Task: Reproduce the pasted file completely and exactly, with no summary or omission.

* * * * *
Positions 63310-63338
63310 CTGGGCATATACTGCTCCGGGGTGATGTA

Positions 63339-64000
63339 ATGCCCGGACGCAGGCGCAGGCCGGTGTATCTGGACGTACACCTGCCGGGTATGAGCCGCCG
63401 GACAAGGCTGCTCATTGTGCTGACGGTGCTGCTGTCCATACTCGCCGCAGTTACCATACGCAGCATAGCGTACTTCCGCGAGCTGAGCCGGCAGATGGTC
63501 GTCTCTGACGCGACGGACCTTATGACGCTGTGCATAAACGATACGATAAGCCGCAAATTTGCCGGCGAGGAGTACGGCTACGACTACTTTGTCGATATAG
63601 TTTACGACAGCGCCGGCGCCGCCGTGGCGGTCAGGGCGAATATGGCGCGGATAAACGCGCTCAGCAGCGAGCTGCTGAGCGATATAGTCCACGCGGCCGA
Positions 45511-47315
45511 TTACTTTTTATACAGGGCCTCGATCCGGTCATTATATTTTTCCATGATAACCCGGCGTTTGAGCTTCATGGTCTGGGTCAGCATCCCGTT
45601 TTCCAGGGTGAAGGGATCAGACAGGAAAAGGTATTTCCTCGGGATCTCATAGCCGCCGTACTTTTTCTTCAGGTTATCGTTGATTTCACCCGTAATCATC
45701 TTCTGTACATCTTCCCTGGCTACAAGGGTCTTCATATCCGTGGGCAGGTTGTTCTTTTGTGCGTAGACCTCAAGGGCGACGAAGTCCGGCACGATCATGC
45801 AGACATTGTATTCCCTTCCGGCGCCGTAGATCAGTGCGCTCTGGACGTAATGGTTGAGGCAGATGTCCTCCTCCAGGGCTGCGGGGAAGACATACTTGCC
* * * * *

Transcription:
Positions 63310-63338
63310 CTGGGCATATACTGCTCCGGGGTGATGTA

Positions 63339-64000
63339 ATGCCCGGACGCAGGCGCAGGCCGGTGTATCTGGACGTACACCTGCCGGGTATGAGCCGCCG
63401 GACAAGGCTGCTCATTGTGCTGACGGTGCTGCTGTCCATACTCGCCGCAGTTACCATACGCAGCATAGCGTACTTCCGCGAGCTGAGCCGGCAGATGGTC
63501 GTCTCTGACGCGACGGACCTTATGACGCTGTGCATAAACGATACGATAAGCCGCAAATTTGCCGGCGAGGAGTACGGCTACGACTACTTTGTCGATATAG
63601 TTTACGACAGCGCCGGCGCCGCCGTGGCGGTCAGGGCGAATATGGCGCGGATAAACGCGCTCAGCAGCGAGCTGCTGAGCGATATAGTCCACGCGGCCGA
Positions 45511-47315
45511 TTACTTTTTATACAGGGCCTCGATCCGGTCATTATATTTTTCCATGATAACCCGGCGTTTGAGCTTCATGGTCTGGGTCAGCATCCCGTT
45601 TTCCAGGGTGAAGGGATCAGACAGGAAAAGGTATTTCCTCGGGATCTCATAGCCGCCGTACTTTTTCTTCAGGTTATCGTTGATTTCACCCGTAATCATC
45701 TTCTGTACATCTTCCCTGGCTACAAGGGTCTTCATATCCGTGGGCAGGTTGTTCTTTTGTGCGTAGACCTCAAGGGCGACGAAGTCCGGCACGATCATGC
45801 AGACATTGTATTCCCTTCCGGCGCCGTAGATCAGTGCGCTCTGGACGTAATGGTTGAGGCAGATGTCCTCCTCCAGGGCTGCGGGGAAGACATACTTGCC